The current Renault ZOE comes with a Z.E. 50 battery with a capacity of 52 kilowatt hours; in other words a range of 395 kilometers (WLTP*). Housed behind this electric car’s diamond logo, a CCS Combo connector (optional) ensures the vehicle is compatible with the most powerful charging stations in Europe, such as the fast and rapid chargers found on highways, as well as a Type 2 connector for conventional charging terminals.
The CCS Combo connector can be hooked up to the 50 kilowatt DC (Direct Current) terminals found on highway charging stations for a record charge time (150 kilometers of range recovered in 30 minutes** on a rapid charging station - power greater than or equal to 50 kilowatts). The Type 2 connector is used to recharge the Renault ZOE battery on numerous public (and private) charging stations, particularly at 22 kilowatts (alternating current), where charging is optimized, and on other norm-compliant infrastructure, for example company, mall or municipal parking lots. Lastly, it can also be used at home via a Wallbox or Green’up socket.
Renault ZOE’s Cameleon® charger (incorporating a Type 2 plug) can be charged both on private wallboxes and public charging stations with its Type 2 - Type 2 cable, for power ratings of up to 22kW, and on domestic sockets or reinforced Green'Up type sockets with its Flexicharger cable, for power ratings of 2 to 3.7kW. It is recommended to first connect the cord to the terminal and then connect the car to it and vice versa when disconnecting.
ZOE can also recharge on rapid charging stations, where the cable connected to the terminal is plugged directly into the CCS Combo socket on the vehicle.
For individuals who want to switch to electric, it’s useful to know the different options for charging at home. In fact, figures show that this is the principal place that drivers choose to charge their car, in order to recover full range every day.
There are three coexisting solutions for recharging Renault ZOE at home. The first is quite simply via a typical domestic socket. But its limited power output necessitates a relatively long charge time (over 24 hours for a full charge) and is not recommended on older electrical installations.
Green’up sockets, which are installed in the place of a traditional domestic socket, reduce the charge time. They deliver up to 3.7 kilowatts of power, in other words a maximum gain of 1.4 kilowatts over a traditional electric socket.
Lastly, while it requires installation by a professional, a “Wallbox” is seen as the ideal solution for recharging Renault ZOE at home. It provides at least twice as much power as a Green’up socket.
Note that, in certain cases, residents can benefit from the right to charging facilities. Certain steps must then be taken by the property owners in order to install charging stations in the building.
The principle of a Wallbox is simple. It is a wall-mounted box connected to the electrical board via a dedicated circuit. It is particularly easy to use with Renault ZOE, because the cable provided with the car can be plugged in directly!
Requiring the skills of a professional, a Wallbox can be installed in just a few hours. The technician performs a diagnosis of the electrical grid, then installs the device before connecting it to the domestic circuit.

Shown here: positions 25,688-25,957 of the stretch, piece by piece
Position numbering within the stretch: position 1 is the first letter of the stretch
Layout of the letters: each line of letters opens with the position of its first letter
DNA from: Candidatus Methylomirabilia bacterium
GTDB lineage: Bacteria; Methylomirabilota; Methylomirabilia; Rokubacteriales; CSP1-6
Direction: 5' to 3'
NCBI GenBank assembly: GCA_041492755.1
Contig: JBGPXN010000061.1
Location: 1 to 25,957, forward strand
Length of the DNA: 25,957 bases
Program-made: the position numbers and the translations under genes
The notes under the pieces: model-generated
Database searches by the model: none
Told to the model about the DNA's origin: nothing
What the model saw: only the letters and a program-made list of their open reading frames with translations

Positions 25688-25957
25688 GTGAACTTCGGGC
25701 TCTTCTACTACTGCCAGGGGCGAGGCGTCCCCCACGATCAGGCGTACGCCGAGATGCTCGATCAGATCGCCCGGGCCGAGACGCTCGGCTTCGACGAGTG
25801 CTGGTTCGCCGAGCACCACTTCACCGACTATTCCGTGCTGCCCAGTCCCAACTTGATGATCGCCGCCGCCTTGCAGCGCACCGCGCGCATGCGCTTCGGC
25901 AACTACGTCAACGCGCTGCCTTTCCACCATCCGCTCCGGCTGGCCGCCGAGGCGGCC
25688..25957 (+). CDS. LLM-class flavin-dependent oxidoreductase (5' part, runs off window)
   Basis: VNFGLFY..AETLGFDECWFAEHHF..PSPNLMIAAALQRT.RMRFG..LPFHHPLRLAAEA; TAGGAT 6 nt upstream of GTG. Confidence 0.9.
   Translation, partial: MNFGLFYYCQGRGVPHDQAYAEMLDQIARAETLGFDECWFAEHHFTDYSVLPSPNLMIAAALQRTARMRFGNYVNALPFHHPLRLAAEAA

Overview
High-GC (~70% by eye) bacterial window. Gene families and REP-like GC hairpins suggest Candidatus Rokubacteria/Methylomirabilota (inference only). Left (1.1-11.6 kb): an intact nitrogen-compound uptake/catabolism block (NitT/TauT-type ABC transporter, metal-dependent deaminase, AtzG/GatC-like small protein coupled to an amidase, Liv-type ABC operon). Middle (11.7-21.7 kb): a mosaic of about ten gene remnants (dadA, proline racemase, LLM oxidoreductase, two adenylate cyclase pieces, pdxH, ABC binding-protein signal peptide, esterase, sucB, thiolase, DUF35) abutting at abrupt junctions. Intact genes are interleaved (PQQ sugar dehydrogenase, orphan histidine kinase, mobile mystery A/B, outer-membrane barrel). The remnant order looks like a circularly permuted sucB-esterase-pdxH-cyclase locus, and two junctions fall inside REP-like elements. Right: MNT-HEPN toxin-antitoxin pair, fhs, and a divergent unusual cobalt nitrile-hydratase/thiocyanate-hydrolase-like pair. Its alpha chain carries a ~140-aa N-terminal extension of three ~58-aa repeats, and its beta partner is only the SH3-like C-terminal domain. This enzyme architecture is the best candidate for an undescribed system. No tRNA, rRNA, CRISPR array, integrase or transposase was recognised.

Charging your electric vehicle on a public terminal obviously depends on the type of charging station available. An increasing number of 22 kilowatt charging stations, which are used with the Type 2 connector, are made available by local authorities and at private premises (businesses, for example.) This same power capacity is found on the Renault network’s public charging stations, outside shopping centers and public parking lots etc.
Recharging Renault ZOE on the highway can be done using the rapid terminals provided by various private networks. On this type of infrastructure, use the electric car’s CCS Combo connector and benefit from a power output of up to 50 kilowatts when recharging.
The time it takes to recharge a Renault ZOE depends, as we’ve seen, on the type of charging station available. In practice, it takes around 8 hours at home on a 7 kW Wallbox to recover 300 kilometers of range**. Away from home, 2 hours on an 11 kW charging station (the most commonly installed by local authorities) will add 125 kilometers to ZOE’s range, or just 1 hour on the 22 kW stations found outside certain stores**.
Lastly, the 50 kW rapid charging stations provide 150 kilometers of range in just 30 minutes**.
The cost of charging an electric car depends on the electricity rates of the country in question. In France, a full recharge of Renault ZOE at home comes to around 7.5 euros (average cost of 0.145 euros/kilowatt hour), 12-13 euros in Great Britain and Italy, and 15 euros in Germany.
On the public domain and particularly on the freeway, the cost of charging depends on the charging power offered, but also on the commercial practice of the supplier.
Thanks to the excellent range offered by its battery, its handling and connectivity, Renault ZOE is an enjoyable to drive as it is simple to recharge.
* WLTP: Worldwide Harmonized Light Vehicles Test Procedure. The standard WLTP cycle consists of 57% urban driving, 25% suburban driving and 18% highway driving.
** The duration and distances mentioned here are calculated from results obtained by New ZOE during the WLTP (Worldwide Harmonized Light Vehicles Test Procedure, standardized cycle: 57% urban driving, 25% suburban driving, 18% highway driving), which aims to represent the actual conditions of a vehicle’s use. However, they cannot foresee the type of journey after recharging. The charging time and recovered range also depend on the temperature, the degree of battery wear, the amount of power delivered by the charging station, driving style and the level of charge.
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